When people think about sweatshops, they frequently regard them as a thing of the past, or believe that they only exist overseas. Less than a decade ago, however, employees worked for long hours in “sweatshop-like conditions” and were paid well below minimum wage. Several dozen women were locked into cramped rooms and only allowed a half-hour break for shifts lasting twelve hours or more, and some of them had to take work home with them and work late into the night after that. Made in LA/Hecho en Los Angeles looks back at how a group of workers organized and protested against one of the giants of fast fashion — and won.
The film unfolds over a three-year period, opening in mid-2001. We meet several Central and South American refugees who work together. Some of them have families, others left their children in their home country, and still others are childfree; many of the subjects are undocumented. They take work in the Los Angeles garment district at the suggestion of others in their community, or because they’re paid under the table and don’t need immigration documents. The filmmakers allow us to hear from the women about how their employers have exploited them, instead of passing judgment right out of the gate. Their dissatisfaction leads them to the Garment Workers Center in LA, with whose help they file a lawsuit against Forever 21 and protest the company’s ill treatment of their employees. When their lawsuit gets dismissed, the women petition Congress and picket stores in other parts of the country.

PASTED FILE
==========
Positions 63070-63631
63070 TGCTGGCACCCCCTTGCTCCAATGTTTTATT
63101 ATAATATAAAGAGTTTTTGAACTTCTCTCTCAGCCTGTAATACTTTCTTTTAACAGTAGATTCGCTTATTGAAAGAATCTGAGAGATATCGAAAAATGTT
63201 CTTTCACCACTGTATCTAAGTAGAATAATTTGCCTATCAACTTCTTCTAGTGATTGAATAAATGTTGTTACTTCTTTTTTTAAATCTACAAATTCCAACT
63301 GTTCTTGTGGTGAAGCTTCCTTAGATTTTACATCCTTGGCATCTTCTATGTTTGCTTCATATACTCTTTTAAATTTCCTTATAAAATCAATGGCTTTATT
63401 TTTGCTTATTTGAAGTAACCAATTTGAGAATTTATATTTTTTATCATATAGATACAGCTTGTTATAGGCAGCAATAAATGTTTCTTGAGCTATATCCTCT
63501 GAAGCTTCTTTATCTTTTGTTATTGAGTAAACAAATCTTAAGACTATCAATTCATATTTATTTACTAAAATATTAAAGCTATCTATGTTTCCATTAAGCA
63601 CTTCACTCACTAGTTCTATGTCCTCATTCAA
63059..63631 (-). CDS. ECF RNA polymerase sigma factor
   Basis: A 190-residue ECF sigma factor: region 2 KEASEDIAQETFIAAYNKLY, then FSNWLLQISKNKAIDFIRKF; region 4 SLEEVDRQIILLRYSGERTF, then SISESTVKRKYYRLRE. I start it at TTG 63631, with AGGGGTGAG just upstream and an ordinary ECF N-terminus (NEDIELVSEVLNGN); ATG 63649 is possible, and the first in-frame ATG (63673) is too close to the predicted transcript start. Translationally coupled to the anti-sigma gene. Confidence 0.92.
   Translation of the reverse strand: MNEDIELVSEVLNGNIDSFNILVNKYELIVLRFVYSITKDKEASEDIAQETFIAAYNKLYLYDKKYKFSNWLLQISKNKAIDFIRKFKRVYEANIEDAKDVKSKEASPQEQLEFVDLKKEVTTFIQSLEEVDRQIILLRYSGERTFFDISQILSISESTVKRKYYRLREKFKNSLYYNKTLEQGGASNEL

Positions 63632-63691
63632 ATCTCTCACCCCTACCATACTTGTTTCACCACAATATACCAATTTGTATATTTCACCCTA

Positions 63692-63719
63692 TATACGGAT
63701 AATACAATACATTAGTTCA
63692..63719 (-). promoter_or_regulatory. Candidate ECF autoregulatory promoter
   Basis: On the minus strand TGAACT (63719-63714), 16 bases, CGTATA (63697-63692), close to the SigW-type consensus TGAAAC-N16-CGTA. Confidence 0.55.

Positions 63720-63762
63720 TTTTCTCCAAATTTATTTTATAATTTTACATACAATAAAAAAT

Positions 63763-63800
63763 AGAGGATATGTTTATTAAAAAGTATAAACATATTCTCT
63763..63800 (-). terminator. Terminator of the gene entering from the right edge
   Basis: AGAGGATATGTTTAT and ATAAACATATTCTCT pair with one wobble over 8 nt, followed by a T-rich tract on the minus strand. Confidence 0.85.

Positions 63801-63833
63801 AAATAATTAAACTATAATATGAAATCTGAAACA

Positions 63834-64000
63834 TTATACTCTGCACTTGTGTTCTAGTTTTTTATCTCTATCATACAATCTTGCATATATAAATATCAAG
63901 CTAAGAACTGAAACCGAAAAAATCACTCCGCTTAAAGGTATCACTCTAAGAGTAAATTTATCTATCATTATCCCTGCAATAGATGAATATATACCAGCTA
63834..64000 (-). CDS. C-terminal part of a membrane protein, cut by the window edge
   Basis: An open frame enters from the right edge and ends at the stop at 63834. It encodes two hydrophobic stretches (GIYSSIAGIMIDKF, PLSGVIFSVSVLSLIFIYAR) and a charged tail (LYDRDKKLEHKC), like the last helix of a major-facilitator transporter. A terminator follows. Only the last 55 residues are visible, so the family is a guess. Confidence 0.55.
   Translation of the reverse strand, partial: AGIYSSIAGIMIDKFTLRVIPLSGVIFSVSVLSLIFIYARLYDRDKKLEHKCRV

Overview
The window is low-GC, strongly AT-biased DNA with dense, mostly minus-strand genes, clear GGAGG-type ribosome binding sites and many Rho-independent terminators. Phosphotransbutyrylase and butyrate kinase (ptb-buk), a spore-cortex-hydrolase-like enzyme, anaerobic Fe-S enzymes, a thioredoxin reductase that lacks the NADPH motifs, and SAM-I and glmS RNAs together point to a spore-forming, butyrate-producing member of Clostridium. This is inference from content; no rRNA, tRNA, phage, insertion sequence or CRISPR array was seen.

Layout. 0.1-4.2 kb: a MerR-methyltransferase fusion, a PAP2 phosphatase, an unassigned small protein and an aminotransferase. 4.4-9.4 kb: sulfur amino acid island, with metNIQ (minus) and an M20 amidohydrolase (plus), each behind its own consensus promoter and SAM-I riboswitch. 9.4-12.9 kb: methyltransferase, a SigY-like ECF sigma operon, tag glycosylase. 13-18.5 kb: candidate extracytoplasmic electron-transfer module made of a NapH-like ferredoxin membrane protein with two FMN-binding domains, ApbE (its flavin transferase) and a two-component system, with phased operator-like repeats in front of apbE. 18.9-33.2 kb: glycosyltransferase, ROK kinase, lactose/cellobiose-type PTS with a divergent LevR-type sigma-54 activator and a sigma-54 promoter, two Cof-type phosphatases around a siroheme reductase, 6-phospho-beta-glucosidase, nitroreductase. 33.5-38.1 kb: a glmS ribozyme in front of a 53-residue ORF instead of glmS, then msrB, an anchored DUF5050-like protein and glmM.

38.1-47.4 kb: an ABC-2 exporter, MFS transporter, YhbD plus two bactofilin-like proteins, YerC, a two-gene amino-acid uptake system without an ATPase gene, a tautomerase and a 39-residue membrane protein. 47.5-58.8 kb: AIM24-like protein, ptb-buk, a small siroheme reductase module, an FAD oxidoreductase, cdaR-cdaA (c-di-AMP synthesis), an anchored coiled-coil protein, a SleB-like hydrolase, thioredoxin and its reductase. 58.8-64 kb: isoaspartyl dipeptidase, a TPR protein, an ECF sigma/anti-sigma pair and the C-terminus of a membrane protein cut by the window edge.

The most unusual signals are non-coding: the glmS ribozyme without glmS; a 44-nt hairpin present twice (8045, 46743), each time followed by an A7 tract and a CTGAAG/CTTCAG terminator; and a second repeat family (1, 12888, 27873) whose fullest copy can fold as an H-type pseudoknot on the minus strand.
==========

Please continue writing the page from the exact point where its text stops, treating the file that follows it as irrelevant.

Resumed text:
Director Almudena Carraceno shoots like a proverbial fly on the wall. Her long takes of arguments at meetings illustrate that organizing labor can be frustrating for everyone involved. When the women speak before a class at UCLA after their case is dismissed, we also see the toll this work has taken. Carraceno’s efforts to show the women’s lives in a well-rounded way came up against PBS’s time constraints — one of the protagonists’ efforts at bringing her sons to American from El Salvador, for example, felt abbreviated.
The film concludes on an ambivalent note. Forever 21 agrees to the Garment Worker’s Center’s conditions, but the subcontractor closes its doors, leaving many of the women unemployed. With many fast fashion companies moving their work overseas, employment opportunities for these women grow a little scarcer. One woman, Maura Colorado, enrolls in English classes and begins working towards getting documented. Lupe Hernandez, through whom we experience the film, takes a position at the Garment Workers’ Center. The film doesn’t provide us with easy answers, even as it shows how the women have grown from this experience.
While Made in LA isn’t a stylish or entertaining documentary, it is important viewing for anyone who cares about immigration and labor in the US. The film’s accessible approach to a huge issue make it as user-friendly as it is vital.
I don’t write about politics here, because this is primarily a craft blog. However, reading about the disappearance of 43 teaching students in Mexico has been painful and scary. My thoughts are with the missing students, their colleagues, and their families.
Mashable takes a look back at women’s workwear in the 20th century.
One of my favorite podcasts, Girls in Hoodies, ended a few days ago. While my Friday morning commute will never be the same, I’m excited for what Emily Yoshida has going on next…and I’m hoping that Molly Lambert will come back to podcasting soon.